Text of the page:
Hoffman KA, Mancini M. Emergency Health Care Professionals’ Understanding of the Costs of Care in the Emergency Department. J Am Osteopath Assoc 2017;117(6):359–364. doi: 10.7556/jaoa.2017.073.
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Efficiency and fiscal responsibility are important to the equal, safe, and effective delivery of care in the emergency department, where all presenting patients must be evaluated for emergent conditions. Health care professionals’ understanding of the costs of care is a first step to developing rational approaches for the efficient distribution of the finite resources hospitals and emergency departments have at their disposal to reduce costs to patients and health care systems.
To determine emergency department health care professionals’ knowledge of the costs to patients of routine care delivered in the emergency department.
An internet-based survey of currently practicing emergency medicine health care professionals with various levels of training (physicians, residents, physician assistants, and nurse practitioners) was conducted to evaluate their ability to identify the cost of care for 3 common presentations to the emergency department: abdominal pain, dyspnea, and sore throat.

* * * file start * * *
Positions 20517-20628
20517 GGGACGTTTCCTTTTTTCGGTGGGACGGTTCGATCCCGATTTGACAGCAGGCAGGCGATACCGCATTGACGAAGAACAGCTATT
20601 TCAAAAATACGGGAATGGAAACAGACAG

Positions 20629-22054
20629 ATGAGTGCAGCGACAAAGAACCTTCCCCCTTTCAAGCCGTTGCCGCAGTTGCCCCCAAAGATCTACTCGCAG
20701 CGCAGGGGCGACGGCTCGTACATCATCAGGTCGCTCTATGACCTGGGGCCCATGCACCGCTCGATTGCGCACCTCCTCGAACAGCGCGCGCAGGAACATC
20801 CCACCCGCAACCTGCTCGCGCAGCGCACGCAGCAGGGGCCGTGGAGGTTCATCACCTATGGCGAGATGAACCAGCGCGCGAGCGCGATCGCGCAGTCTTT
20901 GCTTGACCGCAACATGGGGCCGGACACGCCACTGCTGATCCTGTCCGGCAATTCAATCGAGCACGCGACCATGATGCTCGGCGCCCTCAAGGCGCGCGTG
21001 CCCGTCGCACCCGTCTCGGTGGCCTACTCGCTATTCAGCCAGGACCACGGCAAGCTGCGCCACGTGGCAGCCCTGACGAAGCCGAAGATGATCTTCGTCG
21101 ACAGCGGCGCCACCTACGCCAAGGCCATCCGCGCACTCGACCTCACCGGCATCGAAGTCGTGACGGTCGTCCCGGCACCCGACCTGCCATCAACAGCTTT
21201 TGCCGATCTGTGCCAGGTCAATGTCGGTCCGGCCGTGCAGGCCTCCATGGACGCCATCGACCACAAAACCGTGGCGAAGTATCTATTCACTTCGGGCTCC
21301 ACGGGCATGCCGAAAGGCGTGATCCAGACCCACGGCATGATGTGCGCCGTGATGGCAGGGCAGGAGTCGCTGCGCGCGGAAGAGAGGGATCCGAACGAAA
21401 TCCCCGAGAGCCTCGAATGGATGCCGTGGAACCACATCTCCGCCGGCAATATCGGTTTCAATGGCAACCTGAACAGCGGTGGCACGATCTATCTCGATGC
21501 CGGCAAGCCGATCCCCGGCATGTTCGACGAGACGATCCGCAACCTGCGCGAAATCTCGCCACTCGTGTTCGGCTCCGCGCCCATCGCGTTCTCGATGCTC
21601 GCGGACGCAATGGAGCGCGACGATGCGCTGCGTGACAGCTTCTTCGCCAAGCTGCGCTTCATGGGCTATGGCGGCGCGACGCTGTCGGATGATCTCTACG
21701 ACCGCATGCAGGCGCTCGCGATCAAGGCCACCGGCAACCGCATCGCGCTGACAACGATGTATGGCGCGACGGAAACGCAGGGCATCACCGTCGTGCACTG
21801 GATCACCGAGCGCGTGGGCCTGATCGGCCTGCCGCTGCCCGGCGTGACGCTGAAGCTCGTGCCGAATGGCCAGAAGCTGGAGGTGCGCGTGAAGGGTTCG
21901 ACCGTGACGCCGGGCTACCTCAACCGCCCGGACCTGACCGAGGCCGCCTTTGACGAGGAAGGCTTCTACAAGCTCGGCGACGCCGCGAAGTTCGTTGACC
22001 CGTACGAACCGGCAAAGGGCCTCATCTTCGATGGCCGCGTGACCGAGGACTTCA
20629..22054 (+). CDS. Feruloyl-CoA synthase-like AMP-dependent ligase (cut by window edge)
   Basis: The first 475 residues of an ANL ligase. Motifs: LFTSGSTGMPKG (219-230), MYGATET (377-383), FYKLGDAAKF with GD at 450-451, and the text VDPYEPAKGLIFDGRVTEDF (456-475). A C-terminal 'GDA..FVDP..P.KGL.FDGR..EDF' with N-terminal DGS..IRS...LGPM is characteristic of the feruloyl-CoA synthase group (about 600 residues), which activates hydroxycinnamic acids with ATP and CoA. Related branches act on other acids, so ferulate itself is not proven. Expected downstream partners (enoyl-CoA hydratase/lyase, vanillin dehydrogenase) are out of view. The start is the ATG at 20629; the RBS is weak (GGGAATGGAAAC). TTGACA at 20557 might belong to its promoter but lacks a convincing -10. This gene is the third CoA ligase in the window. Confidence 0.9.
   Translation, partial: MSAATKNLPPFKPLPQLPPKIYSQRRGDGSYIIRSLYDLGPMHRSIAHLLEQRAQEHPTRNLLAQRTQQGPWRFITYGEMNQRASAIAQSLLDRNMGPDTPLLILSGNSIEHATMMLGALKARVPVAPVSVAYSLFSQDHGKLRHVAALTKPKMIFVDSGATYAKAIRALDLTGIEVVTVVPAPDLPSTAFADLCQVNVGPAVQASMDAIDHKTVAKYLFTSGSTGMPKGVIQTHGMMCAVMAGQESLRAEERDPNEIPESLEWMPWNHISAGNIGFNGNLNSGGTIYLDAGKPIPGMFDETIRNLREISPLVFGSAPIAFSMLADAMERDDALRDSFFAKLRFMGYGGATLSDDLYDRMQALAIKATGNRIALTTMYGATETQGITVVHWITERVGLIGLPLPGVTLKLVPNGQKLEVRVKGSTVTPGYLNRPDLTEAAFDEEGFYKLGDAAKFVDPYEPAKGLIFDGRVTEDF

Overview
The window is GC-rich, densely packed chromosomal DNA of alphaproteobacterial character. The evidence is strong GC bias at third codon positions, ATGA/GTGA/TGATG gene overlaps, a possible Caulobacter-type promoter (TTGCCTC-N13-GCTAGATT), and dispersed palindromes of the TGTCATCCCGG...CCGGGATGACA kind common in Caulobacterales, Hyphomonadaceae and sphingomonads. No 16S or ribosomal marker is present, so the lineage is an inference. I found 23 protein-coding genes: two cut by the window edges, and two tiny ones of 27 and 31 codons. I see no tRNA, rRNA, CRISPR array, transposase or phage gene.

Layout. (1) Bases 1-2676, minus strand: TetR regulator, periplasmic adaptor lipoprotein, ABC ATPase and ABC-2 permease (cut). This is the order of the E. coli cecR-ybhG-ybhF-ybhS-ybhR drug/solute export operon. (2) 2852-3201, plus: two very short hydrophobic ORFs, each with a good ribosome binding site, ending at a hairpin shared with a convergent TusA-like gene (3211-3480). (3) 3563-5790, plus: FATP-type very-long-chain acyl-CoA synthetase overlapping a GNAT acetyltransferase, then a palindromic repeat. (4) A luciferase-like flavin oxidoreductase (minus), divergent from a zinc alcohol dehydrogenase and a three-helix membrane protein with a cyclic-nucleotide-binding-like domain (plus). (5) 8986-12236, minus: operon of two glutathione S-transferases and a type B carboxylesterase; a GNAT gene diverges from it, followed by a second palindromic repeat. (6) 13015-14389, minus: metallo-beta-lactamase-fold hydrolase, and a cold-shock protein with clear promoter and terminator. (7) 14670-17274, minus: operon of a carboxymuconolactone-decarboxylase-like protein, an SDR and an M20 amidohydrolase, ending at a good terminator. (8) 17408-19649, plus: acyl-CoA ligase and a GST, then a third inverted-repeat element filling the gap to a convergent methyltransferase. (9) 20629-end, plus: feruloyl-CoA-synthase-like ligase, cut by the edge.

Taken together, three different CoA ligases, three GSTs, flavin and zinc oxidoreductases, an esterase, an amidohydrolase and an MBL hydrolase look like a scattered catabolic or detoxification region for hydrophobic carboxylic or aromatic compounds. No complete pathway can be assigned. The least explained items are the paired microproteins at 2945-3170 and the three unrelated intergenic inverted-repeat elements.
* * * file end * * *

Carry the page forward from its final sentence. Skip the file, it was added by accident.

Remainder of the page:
Four hundred forty-one emergency medicine health care professionals participated. In the 3 cases presented, correct costs were determined by 43.0%, 32.0%, and 40.1% of participants, respectively. Geographic region was not related to cost determination. Larger institution size was related to greater cost chosen (P=.01). Higher level of training was significantly correlated with perceived understanding of cost (P<.001); however, it was not related to accurate cost assessment in this study.
Emergency medicine health care professionals have an inadequate understanding of the costs associated with care routinely provided in the emergency department.
a Charges were predetermined by the billing department at Lakeland Health in St. Joseph, Michigan.
Abbreviations: BiPAP, bilevel positive airway pressure; BNP, brain-type natriuretic peptide; CBC, complete blood cell count; CHF, congestive heart failure; CMP, complete metabolic panel; CT, computed tomography; ED, emergency department; EKG, electrocardiography; IV, intravenous; LVH, left ventricular hypertrophy; PCP, primary care physician; RLQ, right lower quadrant; RUQ, right upper quadrant.
Abbreviation: PGY, postgraduate year.
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